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Old 05-14-2004, 09:35 AM
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Suggestions for Fiction Books Dealing with Faith


So my wife is getting involved in a book club at our church and she is looking for a suggestion for fiction that women would like that deal with matters of faith. However, she's having problems finding books because most "Christian" fiction suffers from the same problem as Christian music: the authors (and audience, for that mater) see the message (Jesus is great) as more important than the writing, so the end result is a stilted, poorly-written propaganda piece (see the Left Behind series and Pat Robertson's attempts at Christian fiction).

Most of the women are very well educated and it's not a fundamentalist church, so crap like the Left Behind series won't fly. Books like The Da Vinci Code aren't good, either. Does anyone have any suggestions for books they may like? Basically she's looking for good fiction that takes faith seriously and yet isn't part of the "just put Jesus in the story and it's literature" genre.

Thanks in advance for any help.
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Old 05-14-2004, 09:49 AM
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A couple of shorter works:

"The Gospel According to Gameliel Crucis," by Michael Bishop about an alien Jesus figure.
"Journals of the Plague Years" by Norman Spinrad has a very powerful religious element, showing a sympathetic portrayal of a born-again Christian.
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Old 05-14-2004, 09:50 AM
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Sigrid Undset's Kristin Lavransdatter trilogy springs to mind. She wrote other books with faith as a major theme, too, but that's the only one I'm positive has been translated to English.
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Old 05-14-2004, 10:02 AM
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The Sparrow by Mary Doria Russell. Link to Amazon Listing

Description:
"In 2019, humanity finally finds proof of extraterrestrial life when a listening post in Puerto Rico picks up exquisite singing from a planet which will come to be known as Rakhat. While United Nations diplomats endlessly debate a possible first contact mission, the Society of Jesus quietly organizes an eight-person scientific expedition of its own. What the Jesuits find is a world so beyond comprehension that it will lead them to question the meaning of being "human." When the lone survivor of the expedition, Emilio Sandoz, returns to Earth in 2059, he will try to explain what went wrong... Words like "provocative" and "compelling" will come to mind as you read this shocking novel about first contact with a race that creates music akin to both poetry and prayer."

I enjoyed the book and felt it's sci-fi approach made questions about religion and faith easier to frame.
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Old 05-14-2004, 10:20 AM
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Susan Howatch has written an excellent series of books known as The Starbridge Series, all set within the Church of England. The dominant theme is that of dealing with various spiritual crises.

Grim
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Old 05-14-2004, 10:30 AM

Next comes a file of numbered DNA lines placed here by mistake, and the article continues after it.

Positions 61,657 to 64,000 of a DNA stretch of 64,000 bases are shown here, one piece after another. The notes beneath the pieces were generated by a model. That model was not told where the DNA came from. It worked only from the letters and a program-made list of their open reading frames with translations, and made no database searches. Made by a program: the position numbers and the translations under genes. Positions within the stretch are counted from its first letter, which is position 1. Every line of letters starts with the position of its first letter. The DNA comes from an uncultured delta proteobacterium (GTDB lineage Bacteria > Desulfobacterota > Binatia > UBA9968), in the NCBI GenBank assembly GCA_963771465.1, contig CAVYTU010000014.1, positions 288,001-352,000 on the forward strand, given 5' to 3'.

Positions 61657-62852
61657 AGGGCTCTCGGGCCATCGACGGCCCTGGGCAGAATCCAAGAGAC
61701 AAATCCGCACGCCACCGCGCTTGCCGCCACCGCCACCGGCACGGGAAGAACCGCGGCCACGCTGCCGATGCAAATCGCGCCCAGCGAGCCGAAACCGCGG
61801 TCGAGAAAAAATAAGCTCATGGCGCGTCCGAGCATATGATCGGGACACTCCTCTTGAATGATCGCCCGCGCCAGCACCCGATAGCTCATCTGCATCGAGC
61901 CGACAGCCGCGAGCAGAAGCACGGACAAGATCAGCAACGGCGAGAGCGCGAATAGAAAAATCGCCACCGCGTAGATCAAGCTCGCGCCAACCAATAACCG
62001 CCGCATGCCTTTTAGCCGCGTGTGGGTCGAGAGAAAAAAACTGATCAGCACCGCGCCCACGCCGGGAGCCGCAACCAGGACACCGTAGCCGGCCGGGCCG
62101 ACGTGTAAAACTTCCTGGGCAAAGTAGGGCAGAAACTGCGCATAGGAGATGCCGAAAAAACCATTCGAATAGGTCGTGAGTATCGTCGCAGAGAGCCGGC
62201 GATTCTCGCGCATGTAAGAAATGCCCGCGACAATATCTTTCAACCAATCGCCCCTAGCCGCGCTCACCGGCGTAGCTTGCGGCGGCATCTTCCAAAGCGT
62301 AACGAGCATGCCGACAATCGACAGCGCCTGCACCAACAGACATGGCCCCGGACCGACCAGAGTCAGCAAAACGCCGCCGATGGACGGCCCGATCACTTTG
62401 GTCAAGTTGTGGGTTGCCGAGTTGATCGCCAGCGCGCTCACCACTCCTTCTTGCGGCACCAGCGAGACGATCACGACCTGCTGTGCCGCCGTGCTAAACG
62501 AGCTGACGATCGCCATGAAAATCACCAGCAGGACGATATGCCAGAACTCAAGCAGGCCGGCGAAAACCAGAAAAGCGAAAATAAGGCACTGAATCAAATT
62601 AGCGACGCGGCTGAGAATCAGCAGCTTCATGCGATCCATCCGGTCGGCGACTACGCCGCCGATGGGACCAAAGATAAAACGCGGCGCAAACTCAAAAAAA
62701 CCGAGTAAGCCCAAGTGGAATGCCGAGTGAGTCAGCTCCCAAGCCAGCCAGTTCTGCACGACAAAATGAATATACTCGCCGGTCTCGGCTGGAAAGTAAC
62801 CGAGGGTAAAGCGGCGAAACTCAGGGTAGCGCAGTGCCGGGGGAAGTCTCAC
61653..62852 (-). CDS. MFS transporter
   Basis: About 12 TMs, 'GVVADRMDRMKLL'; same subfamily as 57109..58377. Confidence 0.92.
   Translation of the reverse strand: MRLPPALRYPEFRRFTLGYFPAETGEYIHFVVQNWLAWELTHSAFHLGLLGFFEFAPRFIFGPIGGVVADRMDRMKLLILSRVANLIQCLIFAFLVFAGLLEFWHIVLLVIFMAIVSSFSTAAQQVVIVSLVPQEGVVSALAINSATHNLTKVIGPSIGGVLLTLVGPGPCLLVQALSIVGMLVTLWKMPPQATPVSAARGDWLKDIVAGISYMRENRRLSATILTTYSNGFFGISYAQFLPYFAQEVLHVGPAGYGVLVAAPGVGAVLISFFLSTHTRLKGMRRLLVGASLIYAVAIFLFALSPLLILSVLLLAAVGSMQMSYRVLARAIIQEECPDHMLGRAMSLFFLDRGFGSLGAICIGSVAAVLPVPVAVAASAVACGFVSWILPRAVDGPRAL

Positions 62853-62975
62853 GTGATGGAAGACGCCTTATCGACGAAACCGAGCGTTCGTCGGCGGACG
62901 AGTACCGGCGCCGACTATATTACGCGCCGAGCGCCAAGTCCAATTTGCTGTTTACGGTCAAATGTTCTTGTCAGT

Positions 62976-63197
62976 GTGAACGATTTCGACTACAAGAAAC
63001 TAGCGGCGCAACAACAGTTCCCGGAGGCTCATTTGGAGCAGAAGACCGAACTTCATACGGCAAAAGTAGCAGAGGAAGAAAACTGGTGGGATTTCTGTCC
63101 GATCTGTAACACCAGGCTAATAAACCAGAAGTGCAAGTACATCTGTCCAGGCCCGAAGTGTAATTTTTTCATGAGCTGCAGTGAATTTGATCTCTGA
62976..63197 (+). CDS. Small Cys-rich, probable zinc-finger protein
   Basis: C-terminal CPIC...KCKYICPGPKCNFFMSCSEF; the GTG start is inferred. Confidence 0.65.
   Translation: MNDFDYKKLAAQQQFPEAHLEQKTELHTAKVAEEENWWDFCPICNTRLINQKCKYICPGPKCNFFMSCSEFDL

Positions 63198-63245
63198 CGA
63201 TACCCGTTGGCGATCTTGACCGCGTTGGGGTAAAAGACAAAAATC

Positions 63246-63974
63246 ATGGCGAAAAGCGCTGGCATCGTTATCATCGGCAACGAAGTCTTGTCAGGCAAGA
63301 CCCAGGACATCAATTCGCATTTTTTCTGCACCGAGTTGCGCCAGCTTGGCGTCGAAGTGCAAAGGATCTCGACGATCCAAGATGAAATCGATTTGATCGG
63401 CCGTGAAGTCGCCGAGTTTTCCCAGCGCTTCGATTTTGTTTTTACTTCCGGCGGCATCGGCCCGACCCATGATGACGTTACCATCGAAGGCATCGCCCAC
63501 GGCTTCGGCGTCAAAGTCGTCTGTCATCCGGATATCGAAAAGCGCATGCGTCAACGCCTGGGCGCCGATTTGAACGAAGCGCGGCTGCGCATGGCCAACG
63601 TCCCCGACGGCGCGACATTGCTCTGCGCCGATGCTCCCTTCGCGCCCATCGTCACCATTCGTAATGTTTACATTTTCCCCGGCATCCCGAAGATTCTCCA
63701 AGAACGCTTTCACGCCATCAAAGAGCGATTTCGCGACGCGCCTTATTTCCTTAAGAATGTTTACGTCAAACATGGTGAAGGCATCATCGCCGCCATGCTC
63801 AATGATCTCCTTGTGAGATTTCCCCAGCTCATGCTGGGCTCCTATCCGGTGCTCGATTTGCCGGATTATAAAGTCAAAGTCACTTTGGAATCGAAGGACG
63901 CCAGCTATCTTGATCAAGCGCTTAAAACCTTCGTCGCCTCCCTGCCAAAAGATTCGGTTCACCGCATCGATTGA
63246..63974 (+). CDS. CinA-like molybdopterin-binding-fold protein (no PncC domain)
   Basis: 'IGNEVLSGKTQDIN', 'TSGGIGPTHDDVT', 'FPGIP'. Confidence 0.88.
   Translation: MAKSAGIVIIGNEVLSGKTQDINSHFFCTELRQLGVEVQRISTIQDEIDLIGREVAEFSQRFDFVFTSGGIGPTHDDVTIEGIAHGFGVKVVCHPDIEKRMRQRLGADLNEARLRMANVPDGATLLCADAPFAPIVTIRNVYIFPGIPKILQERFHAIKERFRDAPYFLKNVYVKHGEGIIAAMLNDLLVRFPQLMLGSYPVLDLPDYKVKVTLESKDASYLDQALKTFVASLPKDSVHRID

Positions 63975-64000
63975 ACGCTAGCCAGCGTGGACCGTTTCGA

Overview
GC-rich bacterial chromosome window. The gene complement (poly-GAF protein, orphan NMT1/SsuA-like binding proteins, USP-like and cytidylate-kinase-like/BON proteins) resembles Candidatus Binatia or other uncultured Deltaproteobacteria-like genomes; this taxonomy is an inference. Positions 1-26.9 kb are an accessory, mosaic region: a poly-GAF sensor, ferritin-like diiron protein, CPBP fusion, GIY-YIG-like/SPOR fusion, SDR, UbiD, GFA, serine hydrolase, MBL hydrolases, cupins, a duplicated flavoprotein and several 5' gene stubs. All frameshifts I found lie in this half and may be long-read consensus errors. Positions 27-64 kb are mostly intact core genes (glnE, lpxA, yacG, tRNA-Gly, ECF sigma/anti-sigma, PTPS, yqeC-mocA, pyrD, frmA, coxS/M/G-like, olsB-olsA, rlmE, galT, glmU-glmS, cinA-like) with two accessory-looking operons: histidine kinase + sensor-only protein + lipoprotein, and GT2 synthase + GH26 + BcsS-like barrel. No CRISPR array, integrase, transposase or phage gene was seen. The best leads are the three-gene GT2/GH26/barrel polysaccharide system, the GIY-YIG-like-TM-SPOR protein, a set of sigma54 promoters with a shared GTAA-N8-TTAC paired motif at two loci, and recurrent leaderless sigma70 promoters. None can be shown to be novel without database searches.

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Well, The Last Temptation of Christ (Nikos Kazantzakis) is a very famous fictional account of Jesus's life. It may not be proper for a church group, though.

Maybe The Robe (Lloyd C. Douglas) would be better. It's about a Roman soldier who wins Jesus's robe gambling. The rest of the story is about his journey to find out more about Christianity, Jesus, etc. I haven't read it myself, but I hear good things.
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Old 05-14-2004, 10:44 AM
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Calculating God by Robert J Sawyer

Sawyer's novel is an excellent exploration into the nature of God, the value of Faith versus Proof, and the place of religion in the universe. All wrapped up in a crackin' good read.

In a nutshell: An alien lands at the Royal Ontario Museum, and demands to speak to an archaeologist. Their joint work reveals that various epoch-type events, like mass extinctions, have occured at precisely the same time on various worlds throughout the galaxy. This seems to indicate a powerful guiding hand...

Great book. My athiest friends and anglican mother both equally enjoyed it.

thwartme

(heh heh... just spell-checked my post and realised I had referred to 'athiest fiends' instead of 'athiest friends'. Not a Freudian slip, honest!)
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Old 05-14-2004, 10:48 AM
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Two by the great Graham Greene:

The Heart of the Matter and The Power and the Glory. Both have strong religious (specifically Catholic, although there's a lot that applies to any Christian denomination) themes, and both are among the greatest modern novels in English. Or the greatest novels ever written, period. Greene is often thought of as the greatest "Catholic" novelist there's ever been.

Brian Moore's Cold Heaven, Black Robe and Catholics all contain religious (again, mostly Catholic) themes.

There's a lot of Reformation stuff in Neal Stephenson's Quicksilver (and its sequel, which just came out, although the title escapes me).

Anthony Burgess wrote a fictional version of the Acts of the Apostles, although I can't remember the title right now.